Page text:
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Burma's exiled ethnic nationalities seminar held in North America

The second part series on the role of the military and civil society in Burma
(By Banya Hongsar, Canberra, Australia)
Can only the Burman (SPDC or Tadmadaw) maintain the Union of Burma and keep the nation strong in the future?  However, the SPDC has controlled power for over fifteen years, with little military might and political treaties by its opponents. The SPDC knows that the NLD cannot defeat them unless Daw Suu leads the campaign, and the ethnic armed groups have very limited resources to launch a military strike against Rangoon to defeat them.  After over sixteen armed groups reached cease-fire agreement with the SPDC, the SPDC mastered its political campaign to be accepted in ASEAN and won a place within the grouping. The SPDC’s military men persuaded UN and EU mission representatives that the country is in the process of turning over a new leaf.  The interest of Burma / Myanmar is to keep the "Union" strong and unified among all nationalities or “races”. But the international community is ill informed about the real situation in Burma, as there is no unity within the country. The SPDC played "a kiss with no love" hard to get tricky game to the UN missions and won.
A clash of dogmatic ideologies, the lack of a political will, no vision in the making, and self-serving political individuals who are entirely motivated by power are at the root of all the problems in the country. All there energy is spent on maintaining their status in the game, with the SPDC holding onto its rigid policy in playing an active role in power politics and the NLD holding steadfast to its mandate on the popular 1990 election results.  The UNLD+UNA remain glued to its policy of self-determination and federalist political agenda.  The exile and border based political and armed organizations waste a lot of their time clinging to its political goal in toppling the SPDC and military rule in the country. However, no political mindset has been installed that encompasses everyone’s motivations about community life and no massive campaign has taken place to achieve a consensus and reach for a common goal for the people. As a consequence, people suffer, with no end in site of poverty, displacement, ongoing conflict, lack of economic freedom and the lack of health and education programs for the community. People are not informed at all or are part of any decision making that goes on when foreign aid comes in, as none have been invited to give their opinions on the local, national and State’s political affairs, whether it be on AIDS, housing, education, etc.
A new mindset and simple politics:   Like it or not, a new political mindset on Burma is not a democracy cited from the pages of a US or western journal.  A single, but diverse mindset is needed, voiced by the local people, community leaders, men and women in the country, who are informed about and involved in the decision making process must be part of democracy building in the country, civilians ought to rule other civilians, not the military.  Military men ought to live in military camp and be trained to protest the people, such as external threats and be prepared to come to the rescue of the country during natural disasters, for example when mass flooding wipes out tracts of villages.  The police force must be motivated to maintain the rule of law for the good of the people and the administrative body ought to serve the needs of the public on education, health, employment and economic development.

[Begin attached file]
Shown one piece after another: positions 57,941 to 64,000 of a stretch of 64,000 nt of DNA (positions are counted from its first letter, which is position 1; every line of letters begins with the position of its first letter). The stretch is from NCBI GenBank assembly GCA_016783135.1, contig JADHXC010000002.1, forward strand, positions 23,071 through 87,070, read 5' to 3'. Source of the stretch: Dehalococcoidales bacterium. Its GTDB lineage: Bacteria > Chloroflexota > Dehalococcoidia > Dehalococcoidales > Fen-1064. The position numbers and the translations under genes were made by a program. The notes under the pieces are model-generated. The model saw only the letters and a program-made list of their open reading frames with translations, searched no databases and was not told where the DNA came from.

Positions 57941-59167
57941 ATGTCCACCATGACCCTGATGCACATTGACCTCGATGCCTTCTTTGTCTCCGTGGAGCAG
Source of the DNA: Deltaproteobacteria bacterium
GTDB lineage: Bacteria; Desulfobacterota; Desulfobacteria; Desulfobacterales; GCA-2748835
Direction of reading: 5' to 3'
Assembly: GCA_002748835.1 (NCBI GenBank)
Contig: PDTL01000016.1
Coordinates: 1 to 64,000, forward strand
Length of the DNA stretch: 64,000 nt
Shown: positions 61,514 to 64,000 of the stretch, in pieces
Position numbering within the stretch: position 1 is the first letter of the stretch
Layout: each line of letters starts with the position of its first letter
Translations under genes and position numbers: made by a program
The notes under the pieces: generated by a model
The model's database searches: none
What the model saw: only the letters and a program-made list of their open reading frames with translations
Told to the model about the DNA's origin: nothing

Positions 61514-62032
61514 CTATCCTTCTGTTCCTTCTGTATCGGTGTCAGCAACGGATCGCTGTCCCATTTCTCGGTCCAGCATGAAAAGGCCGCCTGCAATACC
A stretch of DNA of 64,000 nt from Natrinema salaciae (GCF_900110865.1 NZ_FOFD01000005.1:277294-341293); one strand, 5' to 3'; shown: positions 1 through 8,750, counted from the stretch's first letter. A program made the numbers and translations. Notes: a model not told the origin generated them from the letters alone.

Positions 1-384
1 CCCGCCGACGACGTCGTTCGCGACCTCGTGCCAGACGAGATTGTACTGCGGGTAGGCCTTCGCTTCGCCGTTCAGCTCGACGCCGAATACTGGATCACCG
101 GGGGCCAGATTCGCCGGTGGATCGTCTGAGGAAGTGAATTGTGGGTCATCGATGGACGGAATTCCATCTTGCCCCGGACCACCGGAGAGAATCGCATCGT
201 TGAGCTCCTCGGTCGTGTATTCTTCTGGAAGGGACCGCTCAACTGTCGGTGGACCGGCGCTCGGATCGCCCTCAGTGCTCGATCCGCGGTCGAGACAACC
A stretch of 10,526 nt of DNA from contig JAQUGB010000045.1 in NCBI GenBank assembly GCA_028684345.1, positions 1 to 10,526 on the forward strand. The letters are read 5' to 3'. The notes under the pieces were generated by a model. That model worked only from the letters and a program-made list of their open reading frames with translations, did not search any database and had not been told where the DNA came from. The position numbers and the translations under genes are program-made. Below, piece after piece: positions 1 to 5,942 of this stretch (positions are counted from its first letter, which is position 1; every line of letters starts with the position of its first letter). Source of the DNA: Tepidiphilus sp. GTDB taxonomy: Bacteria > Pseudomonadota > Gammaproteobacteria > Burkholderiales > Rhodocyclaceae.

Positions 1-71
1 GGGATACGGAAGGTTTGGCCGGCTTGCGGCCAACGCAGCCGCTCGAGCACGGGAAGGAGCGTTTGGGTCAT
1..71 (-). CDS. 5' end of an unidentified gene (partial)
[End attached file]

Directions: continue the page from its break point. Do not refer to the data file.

Unless all Burmese people have access to adequate schools, clinics, hospitals, shopping centers, the Internet, recreational sporting halls and other community institutions such as libraries, transportation and housing, water supply and electricity, none of the political ideology is best served by the community.  A new mindset ought to begin individually and collectively, the SPDC, the NLD and NDF+NCUB, led by ethnic leaders, ought to bring a new vision of hope to the local communities that promote economic and resource management, infrastructure and forest community development projects and bring to the book all injustices committed by Burma's soldiers, and insurgent groups and Tadmadaw members.
Community leaders must make it their top priority to move the reform agenda forward, bring together the SPDC, NLD and NCUB leaders to begin a dialogue on the political future of the country. Of course, the role of civil society groups and the rights of all people must be protected by a new Constitution. A big, top-heavy government is an ineffective government while a small government is much better at nation building being informed by the grass roots. Unless the role of non-military men and women, students, businessmen, religious leaders and local traders take center stage in nation building, our country will be weak and development will be hindered.  No military led government, dominated by one party has ever achieved prosperity and lacks the national capacity to maintain good governance. For example, North Korea, Vietnam, Cambodia, Lao and Indonesia are all poor countries and people continue to live under a “climate of fear” for many years. A functional change is not in the interest of Burmese politics but an institutional change would be in the national interest of Burmese politics.
U Aung Zaw, Editor of the Irrawaddy Magazine, declared at the Burma Debate in 2000, “I think that the democracy movement needs to be more critical. We need more critical thinkers, more open minded Burmese who want to promote democracy in Burma.”  His message remains on paper while many activists continue to stick to their narrow political mindsets.
Starting from Scratch?